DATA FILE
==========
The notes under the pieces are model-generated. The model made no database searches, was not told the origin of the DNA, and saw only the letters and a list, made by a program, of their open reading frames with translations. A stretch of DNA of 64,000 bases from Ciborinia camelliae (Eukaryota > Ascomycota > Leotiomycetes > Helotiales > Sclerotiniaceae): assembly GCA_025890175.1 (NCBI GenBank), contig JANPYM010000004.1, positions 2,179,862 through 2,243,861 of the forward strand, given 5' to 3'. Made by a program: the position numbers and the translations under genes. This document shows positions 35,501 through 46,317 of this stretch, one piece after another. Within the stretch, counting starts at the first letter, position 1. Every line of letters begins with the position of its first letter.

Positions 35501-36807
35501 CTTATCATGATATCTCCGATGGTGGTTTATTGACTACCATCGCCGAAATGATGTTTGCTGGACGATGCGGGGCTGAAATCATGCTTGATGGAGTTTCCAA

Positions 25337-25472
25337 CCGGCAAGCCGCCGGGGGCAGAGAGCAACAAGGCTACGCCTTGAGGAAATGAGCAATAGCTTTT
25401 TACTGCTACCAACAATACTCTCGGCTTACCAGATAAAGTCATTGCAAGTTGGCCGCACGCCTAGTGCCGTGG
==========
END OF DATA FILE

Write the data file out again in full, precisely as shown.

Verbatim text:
The notes under the pieces are model-generated. The model made no database searches, was not told the origin of the DNA, and saw only the letters and a list, made by a program, of their open reading frames with translations. A stretch of DNA of 64,000 bases from Ciborinia camelliae (Eukaryota > Ascomycota > Leotiomycetes > Helotiales > Sclerotiniaceae): assembly GCA_025890175.1 (NCBI GenBank), contig JANPYM010000004.1, positions 2,179,862 through 2,243,861 of the forward strand, given 5' to 3'. Made by a program: the position numbers and the translations under genes. This document shows positions 35,501 through 46,317 of this stretch, one piece after another. Within the stretch, counting starts at the first letter, position 1. Every line of letters begins with the position of its first letter.

Positions 35501-36807
35501 CTTATCATGATATCTCCGATGGTGGTTTATTGACTACCATCGCCGAAATGATGTTTGCTGGACGATGCGGGGCTGAAATCATGCTTGATGGAGTTTCCAA

Positions 25337-25472
25337 CCGGCAAGCCGCCGGGGGCAGAGAGCAACAAGGCTACGCCTTGAGGAAATGAGCAATAGCTTTT
25401 TACTGCTACCAACAATACTCTCGGCTTACCAGATAAAGTCATTGCAAGTTGGCCGCACGCCTAGTGCCGTGG